The high voltage wires I use are rated 15,000 volts any gauge will work since you are not using a lot of current.
    The probes can be made of any metallic screw, bolt, fastener that allows the wire to be terminated to the "probe".
    I use a 3" long screw which allows me a way to fasten the screws to the handle and the wire lugs to the screw.
    I use a crimp lugs on both ends of the wires, one end is fastened to the neon transformer the other end to the metallic probe (screw).
    I am out of town this week on business, I will post a couple of photos when I get home.
     
  8. John Torchick

    John Torchick

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    Interesting thread. Not familiar with this technique. Still trying to master the skew. BTW, very nice turnings!
    My father was in appliance industry for over 35 years. People would say that gas is dangerous. Reply: Do you know what gas smells like? What does electricity smell like?
     
  9. hockenbery

    hockenbery AAW Advisor Staff Member

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    Fear is a motivator for change.
    People wanted electric lights because gas lights caused house fires
    People wanted cars because they had freinds killed by a horses.

    The Lichtenberg is a fascinating technique. Wood burning gone mad!
    The results can be spectacular.
    Be careful.
     
  10. Bill Boehme

    Bill Boehme Administrator Staff Member

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    Good sense is occasionally a motivator for change. It is also not often enough a good motivator for caution.

    Natural gas has no smell, but an odorant is added to give it a smell. A generation ago, unvented heaters were the norm. When the available oxygen level gets too low, it can't burn cleanly and results in a high level of CO combustion byproduct. CO has no smell.

    There is no such things as mastering the skew. The best that you can hope for is to be on friendly terms with it.

    According to my dad, his first impression about automobiles was that he wouldn't have to shovel the combustion byproducts.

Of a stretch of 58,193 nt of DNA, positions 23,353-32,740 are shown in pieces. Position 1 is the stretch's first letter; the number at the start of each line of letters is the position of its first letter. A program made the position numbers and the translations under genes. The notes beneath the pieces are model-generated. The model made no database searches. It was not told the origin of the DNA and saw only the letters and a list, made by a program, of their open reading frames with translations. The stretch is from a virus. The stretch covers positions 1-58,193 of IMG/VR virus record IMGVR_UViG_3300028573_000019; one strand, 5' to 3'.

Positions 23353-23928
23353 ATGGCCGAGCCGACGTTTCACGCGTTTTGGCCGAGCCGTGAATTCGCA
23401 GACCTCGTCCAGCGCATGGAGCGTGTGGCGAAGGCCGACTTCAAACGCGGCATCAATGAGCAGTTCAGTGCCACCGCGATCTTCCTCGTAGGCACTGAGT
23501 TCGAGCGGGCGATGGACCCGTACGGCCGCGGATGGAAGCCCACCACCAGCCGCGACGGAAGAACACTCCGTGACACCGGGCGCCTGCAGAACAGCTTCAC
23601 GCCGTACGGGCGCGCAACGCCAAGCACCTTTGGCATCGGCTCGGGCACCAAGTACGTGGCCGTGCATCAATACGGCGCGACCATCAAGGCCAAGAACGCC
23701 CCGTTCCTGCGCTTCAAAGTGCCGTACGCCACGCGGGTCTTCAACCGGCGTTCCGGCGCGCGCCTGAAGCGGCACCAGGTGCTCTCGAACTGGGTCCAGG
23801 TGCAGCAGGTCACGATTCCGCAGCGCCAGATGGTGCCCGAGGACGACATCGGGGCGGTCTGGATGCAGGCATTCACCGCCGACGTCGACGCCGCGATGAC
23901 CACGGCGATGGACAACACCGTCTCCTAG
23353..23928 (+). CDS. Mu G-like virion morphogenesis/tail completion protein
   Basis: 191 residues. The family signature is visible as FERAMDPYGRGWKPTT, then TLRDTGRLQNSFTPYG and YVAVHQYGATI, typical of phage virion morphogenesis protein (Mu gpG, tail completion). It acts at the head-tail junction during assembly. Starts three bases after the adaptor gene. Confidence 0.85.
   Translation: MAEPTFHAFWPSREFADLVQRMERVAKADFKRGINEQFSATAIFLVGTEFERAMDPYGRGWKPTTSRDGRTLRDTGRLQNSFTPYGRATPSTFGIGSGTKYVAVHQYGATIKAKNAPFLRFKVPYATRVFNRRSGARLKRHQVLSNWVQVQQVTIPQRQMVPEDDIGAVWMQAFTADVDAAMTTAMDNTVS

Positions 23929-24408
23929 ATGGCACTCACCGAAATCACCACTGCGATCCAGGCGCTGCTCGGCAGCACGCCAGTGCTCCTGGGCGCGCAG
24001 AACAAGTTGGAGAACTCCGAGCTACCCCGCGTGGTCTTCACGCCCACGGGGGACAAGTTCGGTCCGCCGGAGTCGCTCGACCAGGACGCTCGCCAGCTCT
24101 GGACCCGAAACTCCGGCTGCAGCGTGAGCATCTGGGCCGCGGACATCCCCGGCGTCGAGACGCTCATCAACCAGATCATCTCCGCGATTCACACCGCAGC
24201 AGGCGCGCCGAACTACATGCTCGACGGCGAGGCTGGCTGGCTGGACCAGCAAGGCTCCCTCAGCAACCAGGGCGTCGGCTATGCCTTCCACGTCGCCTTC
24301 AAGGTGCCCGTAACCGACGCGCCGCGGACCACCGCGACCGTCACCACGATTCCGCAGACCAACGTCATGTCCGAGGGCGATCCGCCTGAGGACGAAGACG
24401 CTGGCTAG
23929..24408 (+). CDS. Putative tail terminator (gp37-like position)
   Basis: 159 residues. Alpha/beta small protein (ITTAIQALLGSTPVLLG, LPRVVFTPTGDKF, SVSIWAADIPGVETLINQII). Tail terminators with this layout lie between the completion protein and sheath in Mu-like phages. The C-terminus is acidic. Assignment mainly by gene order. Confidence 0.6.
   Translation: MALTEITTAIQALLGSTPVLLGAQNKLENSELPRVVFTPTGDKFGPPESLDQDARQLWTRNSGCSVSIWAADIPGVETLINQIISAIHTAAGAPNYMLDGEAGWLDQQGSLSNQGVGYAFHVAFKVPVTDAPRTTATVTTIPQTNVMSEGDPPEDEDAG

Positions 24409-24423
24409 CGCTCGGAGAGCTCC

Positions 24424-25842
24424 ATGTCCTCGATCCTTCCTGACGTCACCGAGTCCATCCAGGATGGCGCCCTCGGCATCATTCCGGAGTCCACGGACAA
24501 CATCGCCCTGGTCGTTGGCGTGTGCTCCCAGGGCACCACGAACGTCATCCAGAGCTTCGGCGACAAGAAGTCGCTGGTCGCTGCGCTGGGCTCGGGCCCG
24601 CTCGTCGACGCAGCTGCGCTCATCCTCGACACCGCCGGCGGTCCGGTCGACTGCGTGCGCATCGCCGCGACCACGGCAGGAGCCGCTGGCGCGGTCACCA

Arc discharge woodburning reminds me of the movie Young Frankenstein and with equally predictable results.

    I was an electrical engineer so to me electricity smelled like money.
     
    Gerald Lawrence likes this.
  11. Mike Johnson

    Mike Johnson

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    Electricity displays a strong ozone smell when higher voltages are arcing to ground.
    If you smell ozone around high voltage systems, bad things are about to happen.
     
  12. Bill Boehme

    Bill Boehme Administrator Staff Member

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    Bad things have already happened in many instances. :D Worse things to come.

    High voltages aren't necessary to have arcing. You can smell ozone around any commutated electric motor.
     
  13. John Torchick

    John Torchick

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    Why don't they take the ozone and put it in the upper atmosphere to counteract the depletion of the ozone layer? Just a thought.
    Right, gas is given a marker for detection. Plain ol' electricity doesn't give a warning until it bites you. My grandfather would check for voltage in this way- lick his thumb and forefinger and grab a wire. If it tingled it was hot. Then he would change the switch or outlet. This was house current only. Didn't do this with higher voltage in the house.
    Bill, so you were a sparky. I could tell a hilarious story about people and their call to the gas company.
     
  14. Mike Johnson

    Mike Johnson